Thursday, May 24, 2012

Volker on Trial

JP Morgan is still making headlines as it answers questions about how it could have lost so much money (the actual figure is well into the billions, but no one seems to know just how much for sure). The Senate Banking Committee has starting to hear testimony in a hearing to discern what happened under Mr. Dimon's watch. But as this summary points out, the panel was more interested in trashing regulators than the bank itself.

The main criticism being heard during this hearing is that the Dodd-Frank Act, and specifically the Volker Rule, should have foreseen this catastrophe at JPMC, and should have done more to prevent it. In other words, regulators were the root cause of the problem. The Senate committe members also took time to complain about regulations in general, seeming to be of the opinion that regulations were to blame for gross mismanagement of risk at the bank, and its eventual financial meltdown.

Funny story here. The Volker Rule part of the Dodd-Frank Act has not gone into effect yet. So, these Senate committee members are criticizing a regulatory measure that has not even gone into effect yet, and that their own party has been trying to stop.

The Volker Rule is a rewrite of the Glass-Steagall, which was repealed in the late 90's, and which separated consumer banking from speculation practices. It's worth noting here that JPMC lost all this money betting it on risky securities, the same practice that caused the 2008 crisis.

Why should we care about he Volker Rule? Because banks are no longer just places to put your money. The big banks, like Bank of America and JPMC, not only keep your money but also trade in securities, futures, and stocks with their own assets on the line in order to generate huge profits. When Glass-Steagall was in place, speculative practice and consumer banking had to be kept separate. The reason was, all of the consumer deposit money is federally insured, meaning the government subsidizes those accounts with tax dollars in the event of a fiscal crisis. So, when a bank like JPMC loses $2 Billion or more of it's own money, they are actually setting up a situation where they may accept tax money to keep them afloat. You know that whole "too big to fail" thing? This is where that comes from. This is why we bailed out the banks under Bush and Obama. This is why something like JPMC is a red flag and should be regulated against.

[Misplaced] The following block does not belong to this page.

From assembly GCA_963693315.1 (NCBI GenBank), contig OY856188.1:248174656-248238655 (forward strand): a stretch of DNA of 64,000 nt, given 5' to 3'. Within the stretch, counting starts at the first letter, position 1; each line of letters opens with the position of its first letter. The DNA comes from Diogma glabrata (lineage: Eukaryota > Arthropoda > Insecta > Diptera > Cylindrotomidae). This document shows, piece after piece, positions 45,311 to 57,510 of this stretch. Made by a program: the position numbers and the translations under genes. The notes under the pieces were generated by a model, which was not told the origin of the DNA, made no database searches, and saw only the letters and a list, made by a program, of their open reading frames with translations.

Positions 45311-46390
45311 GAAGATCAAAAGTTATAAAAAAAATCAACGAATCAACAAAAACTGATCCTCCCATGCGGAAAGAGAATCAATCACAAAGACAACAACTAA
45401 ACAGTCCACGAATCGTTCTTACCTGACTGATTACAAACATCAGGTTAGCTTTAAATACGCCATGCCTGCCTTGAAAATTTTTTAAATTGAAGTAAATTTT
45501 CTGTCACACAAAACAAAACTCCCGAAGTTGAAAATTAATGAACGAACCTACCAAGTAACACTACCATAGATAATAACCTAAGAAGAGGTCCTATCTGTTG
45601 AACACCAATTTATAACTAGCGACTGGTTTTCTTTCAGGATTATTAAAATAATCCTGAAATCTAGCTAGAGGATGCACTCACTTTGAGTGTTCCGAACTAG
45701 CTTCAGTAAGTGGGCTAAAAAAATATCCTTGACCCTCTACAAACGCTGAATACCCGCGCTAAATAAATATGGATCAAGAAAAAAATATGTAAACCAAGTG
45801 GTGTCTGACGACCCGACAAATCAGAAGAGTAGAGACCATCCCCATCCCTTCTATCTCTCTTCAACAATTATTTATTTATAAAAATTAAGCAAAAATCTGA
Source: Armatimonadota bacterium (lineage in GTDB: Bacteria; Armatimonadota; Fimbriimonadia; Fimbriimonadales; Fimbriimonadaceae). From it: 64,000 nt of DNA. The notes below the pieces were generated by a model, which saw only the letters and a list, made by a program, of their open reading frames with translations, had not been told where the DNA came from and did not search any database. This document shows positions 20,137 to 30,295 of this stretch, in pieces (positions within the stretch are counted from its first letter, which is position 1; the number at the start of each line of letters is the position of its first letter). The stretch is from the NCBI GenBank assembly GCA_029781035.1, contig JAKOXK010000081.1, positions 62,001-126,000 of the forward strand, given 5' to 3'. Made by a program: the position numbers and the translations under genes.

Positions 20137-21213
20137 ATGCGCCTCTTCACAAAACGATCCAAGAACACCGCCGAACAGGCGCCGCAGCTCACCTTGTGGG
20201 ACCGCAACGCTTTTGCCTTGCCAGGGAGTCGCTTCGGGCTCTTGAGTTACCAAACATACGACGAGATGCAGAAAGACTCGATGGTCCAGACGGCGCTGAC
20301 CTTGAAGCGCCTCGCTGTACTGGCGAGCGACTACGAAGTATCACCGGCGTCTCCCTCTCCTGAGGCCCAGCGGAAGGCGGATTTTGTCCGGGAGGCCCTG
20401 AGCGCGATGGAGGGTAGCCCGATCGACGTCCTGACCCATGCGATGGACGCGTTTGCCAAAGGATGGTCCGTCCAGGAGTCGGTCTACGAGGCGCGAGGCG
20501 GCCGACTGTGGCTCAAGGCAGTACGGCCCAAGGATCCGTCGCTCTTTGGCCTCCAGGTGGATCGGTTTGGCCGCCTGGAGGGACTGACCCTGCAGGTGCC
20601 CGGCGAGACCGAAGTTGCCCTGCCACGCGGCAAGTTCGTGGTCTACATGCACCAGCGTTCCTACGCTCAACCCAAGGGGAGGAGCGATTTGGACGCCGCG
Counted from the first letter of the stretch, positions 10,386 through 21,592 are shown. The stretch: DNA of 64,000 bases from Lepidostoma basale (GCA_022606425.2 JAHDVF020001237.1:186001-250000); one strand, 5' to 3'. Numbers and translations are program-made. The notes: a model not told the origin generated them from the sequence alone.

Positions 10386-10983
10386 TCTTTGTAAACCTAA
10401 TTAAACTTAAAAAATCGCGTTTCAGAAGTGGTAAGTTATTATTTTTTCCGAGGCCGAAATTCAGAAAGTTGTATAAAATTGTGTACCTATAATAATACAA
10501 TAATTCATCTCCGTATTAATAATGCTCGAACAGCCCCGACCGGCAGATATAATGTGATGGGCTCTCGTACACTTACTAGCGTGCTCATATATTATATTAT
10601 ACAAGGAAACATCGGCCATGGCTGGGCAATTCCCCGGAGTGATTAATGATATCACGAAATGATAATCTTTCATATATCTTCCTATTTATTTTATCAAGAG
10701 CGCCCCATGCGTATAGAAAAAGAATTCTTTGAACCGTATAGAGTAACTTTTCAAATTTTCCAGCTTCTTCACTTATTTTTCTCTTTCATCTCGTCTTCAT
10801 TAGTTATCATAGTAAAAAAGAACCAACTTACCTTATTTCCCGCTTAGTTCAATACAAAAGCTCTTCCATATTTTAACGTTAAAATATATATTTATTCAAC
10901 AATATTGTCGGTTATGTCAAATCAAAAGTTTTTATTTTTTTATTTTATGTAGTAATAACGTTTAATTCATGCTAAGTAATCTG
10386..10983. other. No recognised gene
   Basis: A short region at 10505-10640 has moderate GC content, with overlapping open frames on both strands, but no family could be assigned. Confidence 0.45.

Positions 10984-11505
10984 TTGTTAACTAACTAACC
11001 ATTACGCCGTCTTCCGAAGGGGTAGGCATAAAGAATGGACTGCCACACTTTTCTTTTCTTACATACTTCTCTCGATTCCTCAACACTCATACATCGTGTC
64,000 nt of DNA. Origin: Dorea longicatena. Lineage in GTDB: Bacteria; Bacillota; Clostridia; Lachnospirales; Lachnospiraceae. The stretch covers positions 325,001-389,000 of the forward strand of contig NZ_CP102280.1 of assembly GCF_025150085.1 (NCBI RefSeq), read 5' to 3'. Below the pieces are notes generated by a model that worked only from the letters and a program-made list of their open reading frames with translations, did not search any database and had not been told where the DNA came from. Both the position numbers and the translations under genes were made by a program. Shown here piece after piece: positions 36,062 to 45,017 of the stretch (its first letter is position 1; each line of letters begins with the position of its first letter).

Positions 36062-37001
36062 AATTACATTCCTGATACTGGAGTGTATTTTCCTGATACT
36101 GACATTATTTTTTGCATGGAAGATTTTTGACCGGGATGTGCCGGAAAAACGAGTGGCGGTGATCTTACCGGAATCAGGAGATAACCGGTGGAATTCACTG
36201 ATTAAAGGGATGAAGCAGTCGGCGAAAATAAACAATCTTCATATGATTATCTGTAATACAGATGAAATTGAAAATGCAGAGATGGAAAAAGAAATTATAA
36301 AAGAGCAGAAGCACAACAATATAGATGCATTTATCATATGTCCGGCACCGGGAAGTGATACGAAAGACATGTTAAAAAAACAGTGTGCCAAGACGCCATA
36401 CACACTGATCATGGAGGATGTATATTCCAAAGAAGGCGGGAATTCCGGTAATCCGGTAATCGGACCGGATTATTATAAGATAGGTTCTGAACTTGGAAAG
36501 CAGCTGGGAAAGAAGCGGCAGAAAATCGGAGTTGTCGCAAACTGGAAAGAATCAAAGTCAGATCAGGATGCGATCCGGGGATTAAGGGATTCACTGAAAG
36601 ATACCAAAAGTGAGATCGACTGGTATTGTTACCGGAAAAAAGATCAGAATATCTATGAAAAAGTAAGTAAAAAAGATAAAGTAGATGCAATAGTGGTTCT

Unfortunately, it doesn't appear Senate Republicans really get that. And it's no wonder, considering who's paying for their reelection. Check the link above for that information as well.

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